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Seaweed Extract Holds Promise as Lymphoma Treatment


Seaweed offers the widest range of minerals of any food, as well as plant compounds called lignans, which have cancer-protective properties. New research presented at a recent cancer conference notes that seaweed extract holds promise as a treatment for lymphoma, a disease classified into Hodgkin’s and non-Hodgkin’s types.


Approximately 75,000 people in the United States were diagnosed with lymphoma in 2009, according to The Leukemia & Lymphoma Society, making it the seventh most common cancer in males and females in America. It is much more common in adults older than 60, and it tends to affect men more than women.

Lymphoma is a type of blood cancer that develops when white blood cells called lymphocytes, which are integral in fighting infection and disease, begin to act abnormally. This abnormal activity can occur in many parts of the body, including the lymph nodes, bone marrow, blood, or other organs.

Nearly 90 percent of lymphoma cases are non-Hodgkin’s lymphoma, distinguished from the less common Hodgkin’s lymphoma by the traits of the cancer cells. Non-Hodgkin’s lymphoma can be divided into either slow-growing or fast-growing types, and they can be formed from either B-cells or T-cells.

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About 10 percent of lymphoma cases are Hodgkin’s type. Hodgkin’s lymphoma is characterized by abnormal cells called Reed-Sternberg cells and is seen more often in adolescents and young adults.

New Seaweed Research
Mohammad Irhimeh, PhD, assistant professor of hematoncology and stem cells at the Hashemite University in Jordon, noted that “some forms of B-cell lymphoma are especially resistant to standard treatment and thus new therapies are needed.” He and his colleagues presented new research at the second AACR Dead Sea International Conference on Advances in Cancer Research held March 7-10.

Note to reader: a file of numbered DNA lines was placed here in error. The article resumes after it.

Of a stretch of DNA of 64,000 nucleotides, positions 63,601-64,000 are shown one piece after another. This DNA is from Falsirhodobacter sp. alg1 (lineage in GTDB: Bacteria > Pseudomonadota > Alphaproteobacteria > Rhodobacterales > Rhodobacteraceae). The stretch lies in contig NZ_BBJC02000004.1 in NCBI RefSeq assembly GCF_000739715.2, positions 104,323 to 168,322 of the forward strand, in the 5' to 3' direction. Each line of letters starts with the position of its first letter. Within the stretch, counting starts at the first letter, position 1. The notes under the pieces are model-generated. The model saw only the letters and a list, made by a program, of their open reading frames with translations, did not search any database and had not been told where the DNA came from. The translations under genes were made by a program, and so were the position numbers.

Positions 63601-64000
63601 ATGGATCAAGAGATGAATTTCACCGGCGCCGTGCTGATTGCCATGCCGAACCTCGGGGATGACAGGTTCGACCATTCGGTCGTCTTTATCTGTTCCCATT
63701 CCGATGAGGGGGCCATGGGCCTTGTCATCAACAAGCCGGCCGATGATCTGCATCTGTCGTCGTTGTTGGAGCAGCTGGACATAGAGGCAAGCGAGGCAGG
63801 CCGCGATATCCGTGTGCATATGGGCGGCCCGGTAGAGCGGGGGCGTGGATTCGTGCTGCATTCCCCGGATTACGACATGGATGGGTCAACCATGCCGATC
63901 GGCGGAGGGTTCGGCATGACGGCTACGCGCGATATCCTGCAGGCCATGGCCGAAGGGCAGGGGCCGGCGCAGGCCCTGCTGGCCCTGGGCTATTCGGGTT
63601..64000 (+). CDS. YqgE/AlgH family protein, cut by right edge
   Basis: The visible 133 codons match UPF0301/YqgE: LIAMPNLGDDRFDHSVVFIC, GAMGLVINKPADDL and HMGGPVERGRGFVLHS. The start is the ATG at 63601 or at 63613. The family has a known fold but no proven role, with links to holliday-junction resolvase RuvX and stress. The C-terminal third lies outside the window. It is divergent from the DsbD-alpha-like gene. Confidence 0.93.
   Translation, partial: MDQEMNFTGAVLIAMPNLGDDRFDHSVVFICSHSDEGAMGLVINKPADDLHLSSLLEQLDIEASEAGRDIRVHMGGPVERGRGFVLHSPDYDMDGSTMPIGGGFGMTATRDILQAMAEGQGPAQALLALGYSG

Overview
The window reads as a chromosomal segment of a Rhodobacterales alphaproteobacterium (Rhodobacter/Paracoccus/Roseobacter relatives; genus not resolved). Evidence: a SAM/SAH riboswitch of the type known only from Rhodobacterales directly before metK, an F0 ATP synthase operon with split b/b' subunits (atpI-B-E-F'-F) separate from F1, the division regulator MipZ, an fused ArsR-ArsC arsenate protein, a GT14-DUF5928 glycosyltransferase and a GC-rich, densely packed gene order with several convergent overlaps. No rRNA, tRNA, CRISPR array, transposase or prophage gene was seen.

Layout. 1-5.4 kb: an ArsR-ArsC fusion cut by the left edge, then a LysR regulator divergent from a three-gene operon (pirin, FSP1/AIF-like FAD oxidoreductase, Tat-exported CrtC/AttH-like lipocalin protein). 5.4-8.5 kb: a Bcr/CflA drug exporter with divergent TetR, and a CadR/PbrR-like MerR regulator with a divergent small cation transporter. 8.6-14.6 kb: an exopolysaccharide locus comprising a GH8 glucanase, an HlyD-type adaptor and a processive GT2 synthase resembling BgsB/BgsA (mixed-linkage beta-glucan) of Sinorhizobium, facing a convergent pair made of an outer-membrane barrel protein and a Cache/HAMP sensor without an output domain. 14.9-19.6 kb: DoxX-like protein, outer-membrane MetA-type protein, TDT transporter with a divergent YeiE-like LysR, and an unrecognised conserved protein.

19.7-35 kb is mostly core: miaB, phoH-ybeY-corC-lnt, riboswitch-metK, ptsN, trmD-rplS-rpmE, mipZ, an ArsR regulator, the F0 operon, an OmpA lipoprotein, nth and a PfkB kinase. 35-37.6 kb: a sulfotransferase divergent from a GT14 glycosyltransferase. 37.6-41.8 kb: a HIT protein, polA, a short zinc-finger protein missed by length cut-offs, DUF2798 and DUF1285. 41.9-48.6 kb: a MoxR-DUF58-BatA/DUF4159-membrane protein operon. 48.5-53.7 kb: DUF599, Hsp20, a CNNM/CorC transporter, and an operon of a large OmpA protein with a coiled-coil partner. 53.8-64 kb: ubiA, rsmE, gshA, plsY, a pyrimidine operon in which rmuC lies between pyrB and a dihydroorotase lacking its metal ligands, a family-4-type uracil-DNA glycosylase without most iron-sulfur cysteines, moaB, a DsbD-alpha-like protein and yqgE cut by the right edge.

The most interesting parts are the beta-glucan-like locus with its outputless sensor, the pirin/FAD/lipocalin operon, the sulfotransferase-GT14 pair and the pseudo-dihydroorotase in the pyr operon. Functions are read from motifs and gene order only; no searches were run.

In their research they used a commercial seaweed extract to treat lymphoma cells and discovered that the extract inhibited the growth of lymphoma cells while leaving healthy cells alone.

Seaweeds contain fucoidan, a sulfated polysaccharide located in the cell walls of many species of brown seaweed. Previous research has shown that fucoidan has antitumor and antiangiogenic (meaning it prevents the growth of new blood vessels, which nourish cancer cells) properties.

Irhimeh and his colleagues at the University of California, Berkeley, and Royal Hobart Hospital in Australia, also observed indications that the seaweed extract was associated with apoptosis, a process by which cells essentially commit “suicide.”

The findings of this study regarding the activity of seaweed extract on lymphoma cells have prompted the investigators to look forward to additional research with the goal of conducting phase II or III clinical trials. Seaweed extracts hold promise of a new treatment approach for the tens of thousands of people who have or who will be diagnosed with lymphoma. More information about lymphoma can be found at the Lymphoma Research Foundation.

American Association for Cancer Research, news release Mar. 10, 2010
The Leukemia & Lymphoma Society
Lymphoma Research Foundation
Memorial Sloan Kettering Cancer Center



please send me any info on growths in the lymph glands..